from The American Heritage® Dictionary of the English Language, 4th Edition
- intransitive v. To smile in a silly, self-conscious, often coy manner.
- transitive v. To utter or express with a silly, self-conscious, often coy smile: simpered a lame excuse.
- n. A silly, self-conscious, often coy smile.
from Wiktionary, Creative Commons Attribution/Share-Alike License
- v. To smile in a foolish, frivolous, self-conscious, coy, or smug manner.
- n. A foolish, frivolous, self-conscious, or affected smile; a smirk.
from the GNU version of the Collaborative International Dictionary of English
- intransitive v. To smile in a silly, affected, or conceited manner.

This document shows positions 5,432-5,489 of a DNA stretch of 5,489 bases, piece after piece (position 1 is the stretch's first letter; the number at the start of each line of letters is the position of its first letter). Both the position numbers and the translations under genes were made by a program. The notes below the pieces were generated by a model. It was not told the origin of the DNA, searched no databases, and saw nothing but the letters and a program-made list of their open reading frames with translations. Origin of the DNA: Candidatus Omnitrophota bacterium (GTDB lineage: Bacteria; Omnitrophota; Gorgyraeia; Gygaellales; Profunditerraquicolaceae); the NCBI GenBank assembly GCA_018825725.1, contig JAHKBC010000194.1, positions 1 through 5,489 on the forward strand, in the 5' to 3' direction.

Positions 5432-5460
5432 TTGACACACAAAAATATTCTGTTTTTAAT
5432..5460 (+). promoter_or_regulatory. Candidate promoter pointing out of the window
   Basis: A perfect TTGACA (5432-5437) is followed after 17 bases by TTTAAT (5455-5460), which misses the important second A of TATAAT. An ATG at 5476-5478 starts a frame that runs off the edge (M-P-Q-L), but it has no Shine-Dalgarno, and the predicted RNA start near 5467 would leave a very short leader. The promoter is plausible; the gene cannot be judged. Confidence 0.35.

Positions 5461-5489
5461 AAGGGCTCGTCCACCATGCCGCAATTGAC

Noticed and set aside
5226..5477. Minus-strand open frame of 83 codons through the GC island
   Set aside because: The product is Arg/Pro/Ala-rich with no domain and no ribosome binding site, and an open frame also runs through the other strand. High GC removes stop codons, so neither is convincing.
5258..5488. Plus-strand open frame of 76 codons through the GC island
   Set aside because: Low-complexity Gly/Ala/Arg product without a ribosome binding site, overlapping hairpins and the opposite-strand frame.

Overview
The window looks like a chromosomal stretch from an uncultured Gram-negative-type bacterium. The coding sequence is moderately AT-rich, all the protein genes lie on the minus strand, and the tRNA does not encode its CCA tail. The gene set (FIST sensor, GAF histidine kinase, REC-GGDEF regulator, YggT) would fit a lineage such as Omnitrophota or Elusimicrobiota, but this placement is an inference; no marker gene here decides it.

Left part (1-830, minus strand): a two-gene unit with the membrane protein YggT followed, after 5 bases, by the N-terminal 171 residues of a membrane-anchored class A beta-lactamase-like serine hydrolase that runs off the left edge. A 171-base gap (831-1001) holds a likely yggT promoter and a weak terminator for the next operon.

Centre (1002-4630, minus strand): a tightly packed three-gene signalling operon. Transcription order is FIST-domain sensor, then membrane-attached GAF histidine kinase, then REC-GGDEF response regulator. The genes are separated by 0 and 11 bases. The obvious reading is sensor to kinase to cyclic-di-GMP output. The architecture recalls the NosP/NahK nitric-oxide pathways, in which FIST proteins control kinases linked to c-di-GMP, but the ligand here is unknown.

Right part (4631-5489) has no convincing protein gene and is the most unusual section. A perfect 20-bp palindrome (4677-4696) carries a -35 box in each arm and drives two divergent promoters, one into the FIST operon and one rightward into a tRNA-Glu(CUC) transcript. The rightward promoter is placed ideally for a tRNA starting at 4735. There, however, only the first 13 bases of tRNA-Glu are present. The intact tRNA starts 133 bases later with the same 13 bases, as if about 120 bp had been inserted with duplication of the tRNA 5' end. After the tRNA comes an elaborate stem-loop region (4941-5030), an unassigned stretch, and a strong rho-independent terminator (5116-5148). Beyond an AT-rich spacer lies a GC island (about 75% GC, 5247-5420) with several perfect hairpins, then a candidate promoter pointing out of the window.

- intransitive v. To glimmer; to twinkle.
- n. A constrained, self-conscious smile; an affected, silly smile; a smirk.
from The Century Dictionary and Cyclopedia
- An obsolete or dialectal variant of simmer.
- To smile in an affected, silly manner; smirk.
- To twinkle; glimmer.
- Synonyms Simper and Smirk both express smiling; the primary idea of the first is silliness or simplicity; that of the second is affectation or conceit. The simplicity in simpering may be affected; the affectation in smirking may be of softness or of kindness.
- n. An affected, conscious smile; a smirk.
from WordNet 3.0 Copyright 2006 by Princeton University. All rights reserved.
- n. a silly self-conscious smile
- v. smile affectedly or derisively
Perhaps of Scandinavian origin.(American Heritage® Dictionary of the English Language, Fourth Edition)
Origin uncertain; compare (probably from) Danish simper / semper ("coy"), German zimper ("elegant, dainty"). (Wiktionary)